Masanori Ogata, president

Y.S. Food spreads ramen tradition in Asia

Discovery Reports

Supported by:Discovery Reports

Whether in Thailand or on the mainland, Yamagoya Ramen evokes a happy dining experience. Y.S. Food mastered the Fukuoka ramen tradition to create the authentic experience throughout its restaurants in Asia. With the successful debut of its Indonesian and Malaysian branches this year, Y.S. Food is on track to open 100 stores in the region within the next five years.

"Our ramen is still loved and in demand after more than 40 years," says Masanori Ogata, Y.S. Food president. "The most important thing is to maintain and manage the taste and quality of service."

The company's founders started ramen huts in the Tagawa district of Fukuoka prefecture in 1970. Its signature product is the Chikuho ramen, which has the distinctively rich sauce derived from pork bones that Fukuoka-based ramen is known for.

The success of these roadside restaurants prompted the owners to open franchising opportunities in 1992, which led to the incorporation of Y.S. Food two years later. A publicly listed company since 2005, Y.S. Food operates three restaurant chains in Japan and is engaged in real estate leasing. It has a subsidiary focused on the mail-ordering business and another one on manufacturing and selling ground sesame.

There are 108 outlets of its most popular brand, Yamagoya Ramen, throughout Fukuoka, Tokyo and other Japanese cities. The two other chains are Basaraka, with 22 stores, and Ikkoryu, with one shop, running to date. About 60 per cent of these shops are franchise operations, which drives the company's internationalisation strategy.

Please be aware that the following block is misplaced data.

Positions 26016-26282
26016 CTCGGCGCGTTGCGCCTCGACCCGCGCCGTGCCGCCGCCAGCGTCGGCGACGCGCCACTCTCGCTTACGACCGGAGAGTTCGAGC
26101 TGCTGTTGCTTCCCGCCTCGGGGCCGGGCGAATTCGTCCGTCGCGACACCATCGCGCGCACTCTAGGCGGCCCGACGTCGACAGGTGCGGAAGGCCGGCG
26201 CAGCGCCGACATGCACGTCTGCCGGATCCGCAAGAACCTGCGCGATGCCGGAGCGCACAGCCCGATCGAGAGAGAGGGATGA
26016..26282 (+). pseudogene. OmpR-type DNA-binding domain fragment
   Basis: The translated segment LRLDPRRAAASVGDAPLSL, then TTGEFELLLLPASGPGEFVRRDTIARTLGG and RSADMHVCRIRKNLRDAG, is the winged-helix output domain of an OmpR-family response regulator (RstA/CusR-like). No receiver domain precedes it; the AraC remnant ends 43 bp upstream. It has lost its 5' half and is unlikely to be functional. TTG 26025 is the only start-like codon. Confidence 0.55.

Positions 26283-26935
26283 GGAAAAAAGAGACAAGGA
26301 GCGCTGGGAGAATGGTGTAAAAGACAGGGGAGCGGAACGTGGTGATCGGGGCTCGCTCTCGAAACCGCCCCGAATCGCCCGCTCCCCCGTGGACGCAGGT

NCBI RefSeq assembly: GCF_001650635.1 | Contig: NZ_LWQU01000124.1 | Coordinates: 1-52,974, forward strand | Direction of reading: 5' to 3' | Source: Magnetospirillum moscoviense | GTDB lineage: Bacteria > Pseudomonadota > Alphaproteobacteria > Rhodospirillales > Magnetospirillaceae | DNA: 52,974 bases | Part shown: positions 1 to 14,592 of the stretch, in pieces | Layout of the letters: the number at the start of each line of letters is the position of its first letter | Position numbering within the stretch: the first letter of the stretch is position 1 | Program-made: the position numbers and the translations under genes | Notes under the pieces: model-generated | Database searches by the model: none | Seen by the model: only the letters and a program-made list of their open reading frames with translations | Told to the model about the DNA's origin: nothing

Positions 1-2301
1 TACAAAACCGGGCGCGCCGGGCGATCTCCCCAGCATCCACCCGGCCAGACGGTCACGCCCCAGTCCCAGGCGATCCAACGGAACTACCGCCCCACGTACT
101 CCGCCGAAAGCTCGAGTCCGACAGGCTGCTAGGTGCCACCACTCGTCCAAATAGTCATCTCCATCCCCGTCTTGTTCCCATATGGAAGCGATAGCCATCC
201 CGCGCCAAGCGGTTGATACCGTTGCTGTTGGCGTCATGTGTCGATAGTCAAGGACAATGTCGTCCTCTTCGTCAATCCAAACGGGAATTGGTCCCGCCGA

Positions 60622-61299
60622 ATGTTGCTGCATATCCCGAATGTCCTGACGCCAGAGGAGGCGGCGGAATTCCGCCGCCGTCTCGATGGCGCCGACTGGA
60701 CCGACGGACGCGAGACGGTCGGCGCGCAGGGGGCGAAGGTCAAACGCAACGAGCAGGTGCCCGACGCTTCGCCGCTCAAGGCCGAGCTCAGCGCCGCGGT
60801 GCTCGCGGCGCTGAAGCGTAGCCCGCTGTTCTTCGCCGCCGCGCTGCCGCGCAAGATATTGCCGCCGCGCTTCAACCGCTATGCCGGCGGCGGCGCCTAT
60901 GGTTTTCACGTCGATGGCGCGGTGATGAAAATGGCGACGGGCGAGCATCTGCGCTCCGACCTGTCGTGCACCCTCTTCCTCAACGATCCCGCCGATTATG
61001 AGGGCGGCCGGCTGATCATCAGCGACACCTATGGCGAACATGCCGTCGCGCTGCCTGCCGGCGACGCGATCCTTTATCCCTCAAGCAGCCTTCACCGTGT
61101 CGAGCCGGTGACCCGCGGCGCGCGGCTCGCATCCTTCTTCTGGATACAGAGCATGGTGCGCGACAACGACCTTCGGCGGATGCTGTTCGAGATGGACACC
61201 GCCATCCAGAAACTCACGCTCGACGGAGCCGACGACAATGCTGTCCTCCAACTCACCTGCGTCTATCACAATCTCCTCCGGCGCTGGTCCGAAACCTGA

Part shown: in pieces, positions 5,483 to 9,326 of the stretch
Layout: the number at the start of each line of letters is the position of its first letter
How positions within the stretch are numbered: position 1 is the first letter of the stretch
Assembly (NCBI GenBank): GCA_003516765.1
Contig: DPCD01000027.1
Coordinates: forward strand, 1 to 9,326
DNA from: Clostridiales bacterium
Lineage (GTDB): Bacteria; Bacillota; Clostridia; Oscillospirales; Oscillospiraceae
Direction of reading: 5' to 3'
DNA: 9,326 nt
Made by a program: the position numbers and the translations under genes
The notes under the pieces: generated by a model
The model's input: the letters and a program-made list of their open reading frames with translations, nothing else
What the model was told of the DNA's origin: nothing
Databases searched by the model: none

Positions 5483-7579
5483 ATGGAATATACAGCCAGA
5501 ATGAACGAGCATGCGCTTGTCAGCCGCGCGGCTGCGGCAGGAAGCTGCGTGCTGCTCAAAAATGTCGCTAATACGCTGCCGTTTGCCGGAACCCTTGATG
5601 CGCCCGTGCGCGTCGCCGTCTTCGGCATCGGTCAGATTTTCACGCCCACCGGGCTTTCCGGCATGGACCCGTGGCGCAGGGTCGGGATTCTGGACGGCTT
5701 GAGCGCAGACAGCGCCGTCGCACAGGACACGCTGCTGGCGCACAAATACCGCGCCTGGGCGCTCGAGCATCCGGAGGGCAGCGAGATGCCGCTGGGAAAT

Starting with a joint venture in Thailand in 2006, Y.S. Food has 19 international branches as of July this year. Y.S. Food has launched the Yamagoya and Basaraka brands in Thailand, where there are a total of 13 outlets. It entered the mainland in 2009 and has four operating Yamagoya restaurants there. Yamagoya opened to rave reviews in Indonesia in January and in Malaysia in April.

All outlets are served by a commissary based in Japan, which can provide supplies for a maximum 500 stores.

"Our philosophy is to offer the same taste of our traditional Chikuho ramen overseas, by paying particular attention to its five elements - the soup, noodles, roast pork, gyoza [Chinese dumpling] and the secret sauce," Ogata says. "We have succeeded in doing this even with locally sourced ingredients. Customers who come to our overseas stores are satisfied with the Japanese quality ramen."

Aside from advising on select kitchen facilities, Y.S. Food transfers cooking know-how to its franchisees through attentive consulting. It provides a management manual and supports franchise stores with supervisor training. It works closely with its franchisees on selecting store locations, renovating the shops and educating the staff. The company also ensures that all stores reflect the Japanese level of hospitality.

Y.S. Food aims to work with more franchisees who share the same passion for ramen and quality assurance. With relatively lower labour and utilities costs in Southeast Asia than in Japan, prospective franchisees stand to earn stable profits within the initial five to 10 years.

Aside from Singapore, Y.S. Food's expansion is geared towards Hong Kong, Taiwan, Vietnam, Myanmar and the Philippines. The company is also open to manufacturing partnerships, given plans to diversify its product range to match customer preferences in varying locations. It is keen on developing soups based on chicken bones and beef bones for people who cannot have pork bone-based ramen for religious or health reasons. Y.S. Food is also exploring more affordable ramen options to gain traction in Asia's middle-income nations.

"We believe we can satisfy people all over the world with our proud offering of Chikuho ramen," Ogata says.

Company: Y.S. Food